Bread – Obedience

July 30, 2014

Readings for Wednesday, July 30, 2014, designated by the 1979 Book of Common Prayer: Judges 3:12-30; Acts 1:1-14; Matt. 27:45-54; Psalms 72,119:73-96


I often write in Bread about obedience and today is no different. It is not because it is a topic I enjoy. Instead, it is because Scripture is full of references to it, sometimes directly so (the reading from Judges today) and sometimes something built into the narrative (our readings from both Acts and Matthew). All these have a message – obedience to God’s commands is necessary to fully receive the blessings of God. If our faith is weak because our experience with God is shallow, maybe the reason is lack of obedience. If we do not live in joy because of the burdens we carry, maybe it is because we are lacking in our obedience. Obedience is not the result of a negotiation between us and God; it is the result of our understanding we are the created and He is the creator, that we are servant and He is master, that our love is flawed and His is perfect.

In Judges, we find that Israel “again did what was evil in the sight of the Lord” and, as a result, was denied the benefits of being God’s chosen. We do not know in what area Israel was disobedient, but it is not hard to figure out – probably in everything, the key failure being the desire (we all have) to exalt themselves over God, to worship themselves, to listen to themselves, and to walk according to the paths they created. But fear not, Israel repented and the Lord brought them “a deliverer, Ehud.”

In Matthew, we find Christ on the cross at the height of His agony, where the fellowship of God the Father was removed from Him for a moment. The obedience here to God is implicit in the events. Jesus knew why He came to earth and was incarnated, He asked God the Father to take away His purpose in coming to earth (to remove the cup), and when God the Father said “No, finish your mission,” Christ was obedient unto not just common death, but spiritual death, detachment from God the Father with whom Jesus had dwelt in union since the beginning of time and prior. His obedience was absolute and the blessing which flowed from His obedience benefits today all those who call upon His name.

In Acts, Jesus has come back to the disciples after His death and resurrection and instructs them to wait until they receive “the promise of the Father.” They waited in the upper room in Jerusalem and, in obedience, received the blessing, power from the Holy Spirit.

Knowing these things, knowing that we are called to obedience and that blessings follow obedience, why are we disobedient?

I wish I had an answer to this for myself, but I don’t. We (I) would rather follow the path which I lay and suffer the consequences than follow the path which Christ lays and be blessed.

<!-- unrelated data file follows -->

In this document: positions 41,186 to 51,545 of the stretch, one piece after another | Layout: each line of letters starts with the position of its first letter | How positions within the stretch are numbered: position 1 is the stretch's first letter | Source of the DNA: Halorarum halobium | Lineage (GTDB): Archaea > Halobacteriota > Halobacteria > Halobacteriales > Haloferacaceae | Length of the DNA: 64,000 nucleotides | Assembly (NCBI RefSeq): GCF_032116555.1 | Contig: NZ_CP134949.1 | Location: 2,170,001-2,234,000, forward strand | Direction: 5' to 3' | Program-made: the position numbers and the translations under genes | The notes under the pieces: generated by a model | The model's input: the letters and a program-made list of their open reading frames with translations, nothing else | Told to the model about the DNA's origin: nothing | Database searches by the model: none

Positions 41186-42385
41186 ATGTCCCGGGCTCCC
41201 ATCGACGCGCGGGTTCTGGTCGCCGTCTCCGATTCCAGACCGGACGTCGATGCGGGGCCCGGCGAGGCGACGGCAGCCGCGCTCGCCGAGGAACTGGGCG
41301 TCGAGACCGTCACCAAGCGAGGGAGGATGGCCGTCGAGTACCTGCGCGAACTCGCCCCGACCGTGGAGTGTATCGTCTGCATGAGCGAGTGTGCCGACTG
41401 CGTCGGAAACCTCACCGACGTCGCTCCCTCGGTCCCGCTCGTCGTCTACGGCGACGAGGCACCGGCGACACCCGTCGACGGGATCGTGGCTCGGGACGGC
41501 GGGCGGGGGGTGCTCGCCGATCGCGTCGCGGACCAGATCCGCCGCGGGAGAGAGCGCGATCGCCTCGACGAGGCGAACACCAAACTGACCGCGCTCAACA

Aren’t we fortunate that our salvation does not rely upon our obedience, but on Christ’s obedience? In Jesus, in the power of the Holy Spirit, my disobedience cannot be ignored by me, but at least I can rest at night knowing that it is forgiven. Forgiven not because of my obedience, but His. Forgiven not because I earned it, but because God gave it.

What should my response be to such a rich gift? Obedience.


© 2014 GBF


One Response to “Bread – Obedience”

  1. Kathy Kremer Says:

    I once heard someone say, “The trouble with a living sacrifice is that it keeps crawling off the altar.” I think there are many reasons why we lack in obedience. The main one is that “the old man, or the flesh” resists doing anything that would remove itself from the throne. Our job as Christians is to put the old man to death with the grace of God. It is a long and difficult process. Another reason is that our flesh doesn’t want any kind of discomfort, whether physical, emotional, or spiritual. We scream and struggle, resisting God’s will in most every area of life, especially if it involves doing something that might make us uncomfortable. We carefully don’t ask God His will in some areas, because we are afraid he might make us go be a missionary at the back of beyond. Jonah is our patron saint. St. Paul said, “You have not yet resisted sin to point of shedding your blood.” Heck! Most of us haven’t resisted sin even to the shedding of unneeded pounds. We know intellectually that God’s will for us is perfect and will make us complete, but the actuality of giving up control, even to our loving God, is hard in the extreme. For each level of obedience we achieve, for example, we don’t worship idols made of gold or silver, we discover that there is a deeper obedience we have not yet achieved. We are always tempted to put something in God’s place. We may not murder but we engage in gossip that kills someone’s reputation. Again, St. Paul says, “Who will deliver us from this body of death? Thanks be to God through Jesus Christ!” This is our only hope: the finished work of Christ and his righteousness.

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